A heat island hooked on air cons
It was just one night, but still most people in the city could not go without air conditioning.
On Wednesday, about 50,000 households switched off their air-con units for Hong Kong's first No Air Con Night, an event organised by the eco-group Green Sense to raise awareness of the environmental impact of air conditioning.
But for the remaining 2,285,000 homes in the city, it was business as usual.
'I tried to sleep without the A/C on, but it was too noisy to keep the windows open, and the room heated up so fast,' one Mong Kok resident said.
In just a few decades, Hong Kong has evolved into an air-con-dependent city, with most people spending their days in housing estates, shopping malls and office towers that become furnaces without the cooling systems.
The dependence continues at night as temperatures soar in our high-rise, heat island homes. So much so that air conditioning accounts for 60 per cent of the city's power consumption in summer.
When it comes to air conditioning, we seem to have built ourselves into a corner. Now, some are looking for a way out.
'Even in the 1990s, schools were not air-conditioned, many buses had no air con and there were not as many shopping malls,' Green Sense project manager Gabrielle Ho said. 'Now the first thing people do when they get home is switch on the air con. Everywhere is so air-conditioned, people have got used to it.'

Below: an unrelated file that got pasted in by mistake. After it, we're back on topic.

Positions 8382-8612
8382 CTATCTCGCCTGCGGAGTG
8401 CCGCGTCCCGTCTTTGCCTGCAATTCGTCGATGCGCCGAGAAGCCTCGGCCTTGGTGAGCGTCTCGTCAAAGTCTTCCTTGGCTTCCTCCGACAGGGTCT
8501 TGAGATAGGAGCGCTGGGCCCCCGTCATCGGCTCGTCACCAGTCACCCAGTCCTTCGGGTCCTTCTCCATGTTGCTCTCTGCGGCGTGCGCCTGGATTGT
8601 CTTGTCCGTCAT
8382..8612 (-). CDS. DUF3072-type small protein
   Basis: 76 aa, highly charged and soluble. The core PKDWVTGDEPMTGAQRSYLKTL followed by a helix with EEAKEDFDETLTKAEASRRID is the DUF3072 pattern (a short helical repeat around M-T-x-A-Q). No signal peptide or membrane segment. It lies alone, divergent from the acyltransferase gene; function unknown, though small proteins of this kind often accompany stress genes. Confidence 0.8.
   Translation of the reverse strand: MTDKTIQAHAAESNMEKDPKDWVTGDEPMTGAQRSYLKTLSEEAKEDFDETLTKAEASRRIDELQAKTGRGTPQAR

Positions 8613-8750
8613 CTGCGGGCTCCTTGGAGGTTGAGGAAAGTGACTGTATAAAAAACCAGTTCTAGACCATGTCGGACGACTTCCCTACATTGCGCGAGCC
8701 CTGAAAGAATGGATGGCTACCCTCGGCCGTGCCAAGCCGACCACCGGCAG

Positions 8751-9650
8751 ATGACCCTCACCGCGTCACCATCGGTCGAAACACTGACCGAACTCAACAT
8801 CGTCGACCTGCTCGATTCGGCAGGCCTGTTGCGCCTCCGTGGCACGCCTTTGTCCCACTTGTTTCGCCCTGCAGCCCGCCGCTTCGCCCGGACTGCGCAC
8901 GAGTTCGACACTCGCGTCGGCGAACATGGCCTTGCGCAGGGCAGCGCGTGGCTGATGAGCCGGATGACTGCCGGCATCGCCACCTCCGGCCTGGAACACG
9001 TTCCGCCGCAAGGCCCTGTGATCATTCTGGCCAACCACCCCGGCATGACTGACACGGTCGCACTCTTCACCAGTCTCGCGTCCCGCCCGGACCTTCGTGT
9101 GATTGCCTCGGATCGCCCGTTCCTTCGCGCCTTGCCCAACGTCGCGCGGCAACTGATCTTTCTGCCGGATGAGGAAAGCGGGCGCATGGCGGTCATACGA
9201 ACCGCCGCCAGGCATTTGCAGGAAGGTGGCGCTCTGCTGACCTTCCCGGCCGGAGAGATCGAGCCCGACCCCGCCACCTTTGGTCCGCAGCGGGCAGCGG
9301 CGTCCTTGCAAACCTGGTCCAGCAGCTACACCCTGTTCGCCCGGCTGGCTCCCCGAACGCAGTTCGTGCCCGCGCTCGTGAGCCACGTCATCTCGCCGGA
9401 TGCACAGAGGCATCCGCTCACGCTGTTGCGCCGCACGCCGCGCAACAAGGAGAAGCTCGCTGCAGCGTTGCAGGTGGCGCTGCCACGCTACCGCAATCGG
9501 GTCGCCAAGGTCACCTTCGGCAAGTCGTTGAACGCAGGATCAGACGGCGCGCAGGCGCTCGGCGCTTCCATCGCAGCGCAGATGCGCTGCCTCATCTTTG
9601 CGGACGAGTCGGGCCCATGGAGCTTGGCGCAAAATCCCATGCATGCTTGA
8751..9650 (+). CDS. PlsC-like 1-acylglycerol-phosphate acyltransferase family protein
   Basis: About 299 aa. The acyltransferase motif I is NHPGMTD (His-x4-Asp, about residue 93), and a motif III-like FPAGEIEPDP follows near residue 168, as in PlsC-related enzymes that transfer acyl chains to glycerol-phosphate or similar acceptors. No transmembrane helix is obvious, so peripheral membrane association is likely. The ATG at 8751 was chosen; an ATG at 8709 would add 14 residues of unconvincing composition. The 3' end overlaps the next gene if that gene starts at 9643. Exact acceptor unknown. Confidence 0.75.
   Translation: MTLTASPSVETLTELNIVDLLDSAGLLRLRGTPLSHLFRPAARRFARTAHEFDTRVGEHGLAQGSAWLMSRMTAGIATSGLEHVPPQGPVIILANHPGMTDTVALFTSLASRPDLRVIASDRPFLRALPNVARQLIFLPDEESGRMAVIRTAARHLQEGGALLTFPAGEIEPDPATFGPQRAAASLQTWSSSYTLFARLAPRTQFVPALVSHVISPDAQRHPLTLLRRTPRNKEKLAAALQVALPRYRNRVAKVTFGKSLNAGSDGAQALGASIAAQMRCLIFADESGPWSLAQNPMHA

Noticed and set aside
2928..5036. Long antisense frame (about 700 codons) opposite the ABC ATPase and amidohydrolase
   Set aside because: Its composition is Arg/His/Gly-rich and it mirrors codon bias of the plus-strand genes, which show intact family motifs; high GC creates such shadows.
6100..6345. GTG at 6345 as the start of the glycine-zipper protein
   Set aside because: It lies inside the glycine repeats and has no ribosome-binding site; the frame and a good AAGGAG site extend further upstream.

Given that Hong Kong's average temperature is rising by as much as 0.6 degrees Celsius per decade - more than three times the world average - it's not hard to see why air-conditioning has become ubiquitous.
One of the most noticeable effects of the rise in temperatures is the higher frequency of hot nights, when the mercury does not dip below 28 degrees. In the early 1950s, there were no such nights, according to the Hong Kong Observatory. Now there are more than 20 per year.
Much of this is due to the urban heat island effect, a phenomenon in which materials such as concrete and asphalt absorb heat during the day and release it at night. Hong Kong's densely packed high-rises aggravate the problem, creating a 'wall effect' that reduces air circulation in many neighbourhoods. But excessive air-conditioning is also a big reason for the climbing temperatures.
Many Hong Kong residential buildings are designed so that air-conditioning units are as little as 10 centimetres from the living rooms of adjacent flats.
More than half the city's residents switch on their air conditioners because their neighbours' air-con units blow hot air directly into their flats, according to a Green Sense study released last week.
'It's a vicious cycle, because the more we use air-conditioning, the hotter it gets, and the more we need to use it,' said Angela Tam, the author of Sustainable Building in Hong Kong, which outlines how the city can develop in a more environmentally friendly way. 'You can't just talk about air-conditioning, you have to talk about the whole urban form. Given the way Hong Kong is built, there's no way for heat to disperse.'
That wasn't always the case.